Sunday, September 7, 2008


Soups are perhaps one of the best ways to get creative in the kitchen. The variety of ingredients, seasonings and garnishes are virtually endless. You can start from scratch using top quality ingredients or the leftovers from the night before. You can make classic soups that depend on using specialized techniques or, it can be as easy as simply throwing few things together.

Understanding the basics makes all the difference. These four recipes are designed to show you the basics of making chowders, pureed, and broth based soups. The techniques are simple and can be used in a variety of recipes.

Beef & Vegetable Soup


Vegetable oil 125 mL
Beef shank, neck or shoulder, cubed 2.25 kg
Mirepoix (onion, celery, carrots) 500 g
Garlic, minced 20 g
Thyme, dried 1 g
Bay leaf (optional) 2
Beef stock (recipe in previous entry) 4 L (substitute with store bought broth or water)
Potato, small dice 150 g
Leeks, medium dice 125 g
Zucchini, small dice 125 g
Tomatoes, diced 125 g
Corn, frozen (optional) 50 g
Salt & pepper To taste
Fresh parsley, chopped Garnish


1. Brown the meat in the oil.
2. Add mirepoix and sweat until vegetables are soft.
3. Add the garlic, thyme, bay leaf and sauté briefly.
4. Add the beef stock and simmer for about 1.5 hours to 2 hours. If you’re using water make sure to extend the cooking time for the broth to develop flavor. You can also cheat a little here by using store bought broth or about 100 g powdered beef stock.
5. Skim the soup as needed.
6. Add vegetables according to longest cooking times. In this case you would start with the potatoes.
7. When potatoes are done add the rest of the vegetables, simmer for a few minutes.
6. Season to taste and add fresh parsley to finish.

Chicken Noodle Soup


Vegetable oil 25 mL
Mirepoix 500 g
Thyme, dried 1 g
Oregano, dried 1 g
Bay leaf (optional) 2
Garlic 20 g
*Chicken, bone in 2.5 kg
Chicken stock or water 6 L
Leeks, sliced 450 g
Turnip, sliced 150 g
**Noodles, broken 250 g
Salt & pepper TT
Fresh Parsley or cilantro, chopped Garnish


1. Sweat the mirepoix until vegetables are soft. Then add thyme, oregano, bay leaf and garlic. Sauté briefly.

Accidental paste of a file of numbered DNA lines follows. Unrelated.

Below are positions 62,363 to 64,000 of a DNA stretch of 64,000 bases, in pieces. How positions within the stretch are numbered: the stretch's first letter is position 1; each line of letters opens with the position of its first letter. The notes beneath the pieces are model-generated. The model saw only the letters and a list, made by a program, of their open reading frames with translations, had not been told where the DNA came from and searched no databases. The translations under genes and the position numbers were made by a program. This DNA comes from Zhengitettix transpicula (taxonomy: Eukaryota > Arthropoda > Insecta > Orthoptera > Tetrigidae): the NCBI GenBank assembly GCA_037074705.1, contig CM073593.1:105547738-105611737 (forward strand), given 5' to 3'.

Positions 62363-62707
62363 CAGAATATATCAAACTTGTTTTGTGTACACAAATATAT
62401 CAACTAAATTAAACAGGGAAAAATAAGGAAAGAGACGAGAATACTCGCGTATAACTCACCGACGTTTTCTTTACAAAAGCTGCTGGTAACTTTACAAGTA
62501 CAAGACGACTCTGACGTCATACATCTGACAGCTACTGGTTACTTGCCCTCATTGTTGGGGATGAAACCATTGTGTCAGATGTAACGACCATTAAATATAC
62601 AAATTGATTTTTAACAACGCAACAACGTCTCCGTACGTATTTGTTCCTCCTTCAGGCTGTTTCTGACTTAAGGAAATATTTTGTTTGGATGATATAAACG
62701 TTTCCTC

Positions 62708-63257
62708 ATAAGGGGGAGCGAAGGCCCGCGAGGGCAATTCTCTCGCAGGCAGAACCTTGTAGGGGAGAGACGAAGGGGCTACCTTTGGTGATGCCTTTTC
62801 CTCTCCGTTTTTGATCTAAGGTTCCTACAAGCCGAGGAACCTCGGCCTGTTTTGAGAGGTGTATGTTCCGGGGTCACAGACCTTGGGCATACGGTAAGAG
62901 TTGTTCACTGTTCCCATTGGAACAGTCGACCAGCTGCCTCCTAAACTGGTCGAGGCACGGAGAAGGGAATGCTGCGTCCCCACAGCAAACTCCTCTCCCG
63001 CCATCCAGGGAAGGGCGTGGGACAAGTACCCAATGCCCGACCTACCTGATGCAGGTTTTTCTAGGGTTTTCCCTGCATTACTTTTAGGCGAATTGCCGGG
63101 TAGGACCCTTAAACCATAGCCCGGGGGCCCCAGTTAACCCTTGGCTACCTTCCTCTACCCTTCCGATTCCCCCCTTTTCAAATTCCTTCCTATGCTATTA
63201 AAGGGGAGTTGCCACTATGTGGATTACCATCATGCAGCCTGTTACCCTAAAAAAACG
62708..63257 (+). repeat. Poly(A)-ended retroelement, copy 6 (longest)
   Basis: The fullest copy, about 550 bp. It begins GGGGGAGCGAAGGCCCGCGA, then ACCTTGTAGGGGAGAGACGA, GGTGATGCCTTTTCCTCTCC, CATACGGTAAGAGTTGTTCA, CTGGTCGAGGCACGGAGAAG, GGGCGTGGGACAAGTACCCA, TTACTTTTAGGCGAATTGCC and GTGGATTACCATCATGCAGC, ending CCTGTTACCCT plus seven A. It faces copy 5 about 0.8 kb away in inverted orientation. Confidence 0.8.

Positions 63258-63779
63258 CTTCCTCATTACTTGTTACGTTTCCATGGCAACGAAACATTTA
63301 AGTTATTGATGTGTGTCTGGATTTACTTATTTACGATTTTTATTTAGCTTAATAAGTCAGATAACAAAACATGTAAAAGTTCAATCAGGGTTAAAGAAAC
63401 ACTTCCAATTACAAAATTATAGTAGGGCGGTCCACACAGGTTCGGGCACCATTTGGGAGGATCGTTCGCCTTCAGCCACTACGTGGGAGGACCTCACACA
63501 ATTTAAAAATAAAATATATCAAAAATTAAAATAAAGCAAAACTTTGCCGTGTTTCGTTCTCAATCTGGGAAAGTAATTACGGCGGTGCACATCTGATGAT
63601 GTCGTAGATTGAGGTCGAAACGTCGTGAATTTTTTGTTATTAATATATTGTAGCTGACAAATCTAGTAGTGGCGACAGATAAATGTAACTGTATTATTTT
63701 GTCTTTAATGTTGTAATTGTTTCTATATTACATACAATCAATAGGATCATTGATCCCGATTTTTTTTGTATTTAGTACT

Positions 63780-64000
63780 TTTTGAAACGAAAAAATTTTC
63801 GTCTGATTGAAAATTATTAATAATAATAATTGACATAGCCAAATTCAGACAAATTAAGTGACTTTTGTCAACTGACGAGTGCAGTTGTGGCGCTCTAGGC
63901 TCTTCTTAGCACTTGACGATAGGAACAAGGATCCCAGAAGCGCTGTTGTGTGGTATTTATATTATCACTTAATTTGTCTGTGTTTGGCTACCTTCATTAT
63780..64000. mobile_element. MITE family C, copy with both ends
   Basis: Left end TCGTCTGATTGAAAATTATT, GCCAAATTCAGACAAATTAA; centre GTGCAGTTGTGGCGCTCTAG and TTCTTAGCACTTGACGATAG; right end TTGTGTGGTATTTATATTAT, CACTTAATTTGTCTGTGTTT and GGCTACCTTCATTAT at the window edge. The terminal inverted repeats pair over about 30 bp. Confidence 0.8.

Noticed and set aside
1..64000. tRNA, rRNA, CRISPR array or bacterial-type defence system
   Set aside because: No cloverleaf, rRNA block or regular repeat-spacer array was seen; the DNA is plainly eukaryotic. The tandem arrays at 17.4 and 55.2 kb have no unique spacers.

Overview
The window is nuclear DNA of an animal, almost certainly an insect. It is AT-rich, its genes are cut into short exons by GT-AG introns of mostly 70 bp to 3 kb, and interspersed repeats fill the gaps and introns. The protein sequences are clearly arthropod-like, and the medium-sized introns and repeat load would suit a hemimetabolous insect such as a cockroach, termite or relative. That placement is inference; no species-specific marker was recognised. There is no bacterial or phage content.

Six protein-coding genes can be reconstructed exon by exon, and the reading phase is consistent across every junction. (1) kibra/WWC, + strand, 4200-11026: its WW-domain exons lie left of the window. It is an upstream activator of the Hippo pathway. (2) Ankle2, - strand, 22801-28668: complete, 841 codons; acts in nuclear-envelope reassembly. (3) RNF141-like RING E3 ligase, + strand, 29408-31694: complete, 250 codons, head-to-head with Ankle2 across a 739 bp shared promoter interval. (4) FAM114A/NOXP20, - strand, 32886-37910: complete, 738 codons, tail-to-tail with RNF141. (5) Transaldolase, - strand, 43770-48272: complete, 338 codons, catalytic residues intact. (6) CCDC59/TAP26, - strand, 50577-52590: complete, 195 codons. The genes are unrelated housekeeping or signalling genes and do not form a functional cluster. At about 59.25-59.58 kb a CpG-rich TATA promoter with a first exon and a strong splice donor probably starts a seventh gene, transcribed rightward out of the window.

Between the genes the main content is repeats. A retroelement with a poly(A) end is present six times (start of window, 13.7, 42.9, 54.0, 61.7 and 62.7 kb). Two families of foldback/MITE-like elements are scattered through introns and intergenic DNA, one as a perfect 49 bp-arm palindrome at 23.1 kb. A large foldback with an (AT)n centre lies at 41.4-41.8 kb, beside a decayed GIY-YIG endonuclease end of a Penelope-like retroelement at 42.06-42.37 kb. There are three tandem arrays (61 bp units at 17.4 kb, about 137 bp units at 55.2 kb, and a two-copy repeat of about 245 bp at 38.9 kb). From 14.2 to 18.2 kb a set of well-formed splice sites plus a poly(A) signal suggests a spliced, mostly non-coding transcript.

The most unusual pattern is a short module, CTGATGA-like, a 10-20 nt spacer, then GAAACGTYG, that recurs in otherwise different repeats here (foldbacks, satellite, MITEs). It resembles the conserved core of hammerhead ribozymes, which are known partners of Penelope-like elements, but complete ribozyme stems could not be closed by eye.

2. Add the chicken, stock and bring to a boil. Reduce to simmer and skim the soup as needed.
3. Add leeks, turnips and continue to simmer.
4. Add noodles.
5. Season and add fresh parsley or cilantro to finish.

* When I don’t have a stock ready I like to start this soup by using bone in chicken pieces such as drums and thighs. It’s even better if you have a whole chicken. This brings your cooking time up since you have to allow enough time for flavors to develop. When the chicken is fully cooked, simply take it out and let sit until cool enough to pull chicken from the bone.

** Use whatever noodles you like here. Personally I like to use Capellini, Rice Vermicelli or Cellophane Noodles. Also, you can always pre-cook any pasta before adding it to your soup to avoid most of the liquid from being absorbed.

Puree of Split Pea Soup


Split peas, washed and soaked 800 g
Bacon, diced 100 g
Mirepoix, diced 500 g
Garlic, minced 10 g
Thyme, dried 1 g
Water 3 L
Smoked ham hocks, or meaty ham bones 700 g
Salt & pepper TT


1. Soak peas in water overnight.
2. Cook the bacon in a pot, slowly and allowing it to release its fat (rendering).
3. Sweat the mirepoix and garlic in the fat without browning.
4. Add water, drained peas and the ham hocks or bones. Bring to a boil and reduce to a simmer. Cook until peas are soft.
5. Remove the ham hocks or bones and set aside to cool. Blend the soup in a blender, food processor or a good old fashioned food mill.
6. Remove the meat from the hocks or bones, dice and return to soup.
7. Bring the soup to a simmer. If the consistency is too thick you can adjust it by adding water or stock. Season to taste.

New England Style Clam Chowder


Bacon, diced 250 g
Butter 50 g
Onions, diced 100 g
Celery, diced 200 g
Thyme, dried 1 g
Flour 100 g
Fish stock, warm 1.5 L (substitute with clam nectar)
Potatoes, diced 125 g
Baby clams 700 mL
Heavy cream, 35% 250 mL
Salt & pepper TT


1. Render the bacon with butter.
2. Sweat onions and celery until translucent.
3. Add flour to make roux. Cook it under medium to low heat, stirring and making sure
to keep roux light colored, also called white/blond stage.
4. Whisk in heated fish stock until smooth consistency. If using canned clam nectar,
warm it up before incorporating it into the soup.
5. Add potatoes and simmer until tender.
6. Stir in baby clams and juice.
7. Return to simmer, add the cream and adjust seasoning.

1 comment:

Degenerasian said...

That's a complicated recipe for soup!
I'll have to try to make that.

Being a chef sounds fun. Get to eat all day and be creative!